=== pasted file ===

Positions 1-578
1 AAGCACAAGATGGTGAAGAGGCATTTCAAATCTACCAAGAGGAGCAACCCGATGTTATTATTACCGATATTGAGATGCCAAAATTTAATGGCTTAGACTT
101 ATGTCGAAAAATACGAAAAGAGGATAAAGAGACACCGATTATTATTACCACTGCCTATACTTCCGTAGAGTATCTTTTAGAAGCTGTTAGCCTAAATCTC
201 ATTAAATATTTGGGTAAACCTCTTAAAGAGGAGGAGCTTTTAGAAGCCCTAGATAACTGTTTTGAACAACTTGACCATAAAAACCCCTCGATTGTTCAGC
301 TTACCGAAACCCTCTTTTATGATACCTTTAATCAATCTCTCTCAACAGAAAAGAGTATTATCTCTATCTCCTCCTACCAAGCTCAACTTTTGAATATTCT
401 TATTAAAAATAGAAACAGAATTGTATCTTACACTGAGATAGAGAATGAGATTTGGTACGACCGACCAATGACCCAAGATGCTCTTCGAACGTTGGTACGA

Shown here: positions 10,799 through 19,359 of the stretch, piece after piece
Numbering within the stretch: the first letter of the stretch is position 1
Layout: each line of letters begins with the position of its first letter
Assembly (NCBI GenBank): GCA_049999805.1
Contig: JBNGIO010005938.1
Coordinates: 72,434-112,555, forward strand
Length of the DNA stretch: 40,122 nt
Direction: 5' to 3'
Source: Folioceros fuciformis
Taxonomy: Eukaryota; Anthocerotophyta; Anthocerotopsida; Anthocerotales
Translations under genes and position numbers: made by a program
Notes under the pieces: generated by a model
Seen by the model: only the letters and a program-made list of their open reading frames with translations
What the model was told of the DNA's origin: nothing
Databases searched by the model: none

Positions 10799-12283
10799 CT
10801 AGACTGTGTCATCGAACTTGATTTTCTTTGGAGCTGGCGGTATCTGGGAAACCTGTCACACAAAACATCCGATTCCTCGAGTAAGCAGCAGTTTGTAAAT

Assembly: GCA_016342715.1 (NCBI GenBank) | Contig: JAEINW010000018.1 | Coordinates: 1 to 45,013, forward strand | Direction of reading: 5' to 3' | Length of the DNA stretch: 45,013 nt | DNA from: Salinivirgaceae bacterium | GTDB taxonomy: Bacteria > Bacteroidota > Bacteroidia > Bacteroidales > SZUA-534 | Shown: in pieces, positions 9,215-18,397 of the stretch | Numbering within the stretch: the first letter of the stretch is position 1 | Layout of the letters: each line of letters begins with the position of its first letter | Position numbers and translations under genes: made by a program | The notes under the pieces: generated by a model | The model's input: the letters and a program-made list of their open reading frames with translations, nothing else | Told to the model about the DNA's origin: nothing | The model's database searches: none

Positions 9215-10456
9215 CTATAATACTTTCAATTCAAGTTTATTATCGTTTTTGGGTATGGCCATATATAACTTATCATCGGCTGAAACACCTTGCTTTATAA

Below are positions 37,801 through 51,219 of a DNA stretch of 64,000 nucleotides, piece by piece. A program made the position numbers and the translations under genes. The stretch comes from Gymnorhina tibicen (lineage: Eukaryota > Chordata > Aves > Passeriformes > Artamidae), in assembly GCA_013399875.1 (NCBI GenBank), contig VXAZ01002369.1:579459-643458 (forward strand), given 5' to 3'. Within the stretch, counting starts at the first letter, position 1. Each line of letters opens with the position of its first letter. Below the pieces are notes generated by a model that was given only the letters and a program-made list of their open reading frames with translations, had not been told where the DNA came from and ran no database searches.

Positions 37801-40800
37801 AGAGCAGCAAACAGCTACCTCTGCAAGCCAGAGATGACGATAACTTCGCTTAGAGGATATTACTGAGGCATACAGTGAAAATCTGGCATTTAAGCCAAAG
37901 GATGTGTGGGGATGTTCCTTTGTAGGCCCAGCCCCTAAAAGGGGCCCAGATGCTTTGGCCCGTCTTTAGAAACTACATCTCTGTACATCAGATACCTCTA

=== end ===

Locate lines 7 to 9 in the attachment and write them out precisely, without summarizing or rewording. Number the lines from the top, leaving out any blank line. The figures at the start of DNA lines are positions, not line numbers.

Shown here: positions 10,799 through 19,359 of the stretch, piece after piece
Numbering within the stretch: the first letter of the stretch is position 1
Layout: each line of letters begins with the position of its first letter